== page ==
Innogy, the owner of Npower, has privately informed its employees that it is extremely concerned that they will bear the horror of thousands of job cuts that were planned as a part of a major shakeup of the energy industry of Europ.
E.ON, the German energy giant has warned that a maximum of 5,000 jobs will be cut when it acquires the customer-facing parts and energy networks of Innogy, as a part of a massive asset swap with RWE.
Last week, the management of Innogy publicly said that it feared that its 43,000 employees would be at a disadvantage to the employees of E.ON as roles are dropped during the integration of the companies in 2019.
Over 6,000 of those employees are based in the United Kingdom, the majority are at Npower but also in the renewable energy business of the company.
The leaked emails from the management to the employees reveal how deeply concerned the leadership of the firms is that the staff of Innogy will become the biggest losers from the said deal.
The chief executive of Innogy, Uwe Tigges, said in the email: “We are extremely concerned that the planned transaction and the job cuts announced by E.ON will be unilaterally pursued to the disadvantage of the Innogy employees.”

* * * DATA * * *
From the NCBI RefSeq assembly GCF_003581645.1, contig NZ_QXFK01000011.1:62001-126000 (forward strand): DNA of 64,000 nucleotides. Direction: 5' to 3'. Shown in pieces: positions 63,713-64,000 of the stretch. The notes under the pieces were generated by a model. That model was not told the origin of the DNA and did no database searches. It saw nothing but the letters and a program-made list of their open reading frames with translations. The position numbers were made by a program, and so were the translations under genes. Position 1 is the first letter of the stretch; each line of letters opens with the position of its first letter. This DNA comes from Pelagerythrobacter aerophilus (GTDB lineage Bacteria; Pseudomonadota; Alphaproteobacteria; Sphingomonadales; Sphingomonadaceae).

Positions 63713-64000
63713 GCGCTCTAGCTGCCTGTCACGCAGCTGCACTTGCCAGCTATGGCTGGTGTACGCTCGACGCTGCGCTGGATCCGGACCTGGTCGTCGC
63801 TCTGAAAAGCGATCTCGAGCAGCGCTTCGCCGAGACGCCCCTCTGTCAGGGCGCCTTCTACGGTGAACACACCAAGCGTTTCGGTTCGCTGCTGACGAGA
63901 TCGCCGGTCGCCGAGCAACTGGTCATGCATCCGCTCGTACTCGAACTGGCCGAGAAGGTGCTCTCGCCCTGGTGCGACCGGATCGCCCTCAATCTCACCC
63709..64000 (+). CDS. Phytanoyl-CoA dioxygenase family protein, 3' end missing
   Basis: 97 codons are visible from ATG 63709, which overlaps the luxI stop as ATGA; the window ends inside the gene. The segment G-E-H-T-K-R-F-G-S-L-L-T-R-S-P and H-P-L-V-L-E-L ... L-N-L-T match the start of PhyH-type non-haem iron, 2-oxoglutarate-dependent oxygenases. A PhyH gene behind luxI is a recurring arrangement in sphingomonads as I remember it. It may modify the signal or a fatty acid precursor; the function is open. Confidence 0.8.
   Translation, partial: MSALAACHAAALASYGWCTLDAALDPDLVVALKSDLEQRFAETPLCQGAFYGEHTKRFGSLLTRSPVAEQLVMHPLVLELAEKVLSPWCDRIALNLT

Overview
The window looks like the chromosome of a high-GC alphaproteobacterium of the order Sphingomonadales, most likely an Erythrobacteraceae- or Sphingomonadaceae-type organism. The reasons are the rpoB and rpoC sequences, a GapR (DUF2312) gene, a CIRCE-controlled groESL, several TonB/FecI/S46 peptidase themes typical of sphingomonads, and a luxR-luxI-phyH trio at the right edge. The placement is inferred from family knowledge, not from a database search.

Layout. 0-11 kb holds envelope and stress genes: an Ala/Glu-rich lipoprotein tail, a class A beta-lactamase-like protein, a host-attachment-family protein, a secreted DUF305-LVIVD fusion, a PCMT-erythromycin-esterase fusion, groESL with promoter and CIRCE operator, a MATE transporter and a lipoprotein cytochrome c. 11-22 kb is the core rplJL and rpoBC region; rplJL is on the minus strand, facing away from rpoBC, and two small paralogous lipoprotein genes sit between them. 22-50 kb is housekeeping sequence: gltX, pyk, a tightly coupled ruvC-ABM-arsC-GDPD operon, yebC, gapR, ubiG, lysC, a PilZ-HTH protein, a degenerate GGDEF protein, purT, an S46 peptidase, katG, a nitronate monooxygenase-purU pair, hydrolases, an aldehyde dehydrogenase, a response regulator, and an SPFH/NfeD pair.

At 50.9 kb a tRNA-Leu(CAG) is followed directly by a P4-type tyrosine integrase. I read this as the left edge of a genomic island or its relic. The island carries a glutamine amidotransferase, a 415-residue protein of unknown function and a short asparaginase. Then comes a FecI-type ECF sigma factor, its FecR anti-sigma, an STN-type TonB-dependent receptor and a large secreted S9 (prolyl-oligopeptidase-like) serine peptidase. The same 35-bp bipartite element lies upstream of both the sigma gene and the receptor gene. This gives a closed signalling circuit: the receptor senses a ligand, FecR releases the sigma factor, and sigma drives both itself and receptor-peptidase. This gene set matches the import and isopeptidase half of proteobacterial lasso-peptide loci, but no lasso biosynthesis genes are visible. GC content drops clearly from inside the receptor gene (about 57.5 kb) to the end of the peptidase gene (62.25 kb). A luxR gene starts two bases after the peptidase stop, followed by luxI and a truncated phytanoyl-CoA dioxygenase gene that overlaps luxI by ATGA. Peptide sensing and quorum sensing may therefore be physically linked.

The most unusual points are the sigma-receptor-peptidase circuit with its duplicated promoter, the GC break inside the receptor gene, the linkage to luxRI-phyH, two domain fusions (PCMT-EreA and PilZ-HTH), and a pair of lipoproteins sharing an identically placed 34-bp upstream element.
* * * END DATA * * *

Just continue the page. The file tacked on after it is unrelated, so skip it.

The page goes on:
The CEO said that talks negotiation RWE and E.ON had so far failed to secure some legally binding assurances that the staff of Innogy would not be affected unfairly.
As an outcome of the impasse, Tigges informed the workers: “E.ON accepts that you, our employees, must continue living with significant uncertainty.”
The worries come as Npower said on Monday that the merger with the energy supply business of the UK-listed SSE was on track.
Last week, the competition watchdog of the United Kingdom launched a wide-scale investigation into the said merger, saying that the move could increase energy prices.
For the first three months of the year, the profits of Npower were up by over a quarter, to £37m, despite losing approximately 66,000 domestic customer accounts because of “intense market competition.”
The company was boosted by the price increases that it announced in 2017, higher demand due to below-average temperatures and its continued efforts on cost-cutting.
The chief executive of Npower, Paul Coffey, stated: “Although our results show signs of progress, this is mainly due to cost management as the market we operate in remains very competitive, which is putting real pressure on margins and customer account numbers.”
Coffey warned that the energy market continued to be tough, and said that the energy price cap of the government later this year meant that Npower would have to continue to manage its costs strictly.
Last week, the energy supplier was hugely criticised after becoming the fifth of the big six energy suppliers to increase its standard tariff for approximately 1 million customers.
The standard tariff of the company was already the most expensive of the large suppliers, even before the price hike.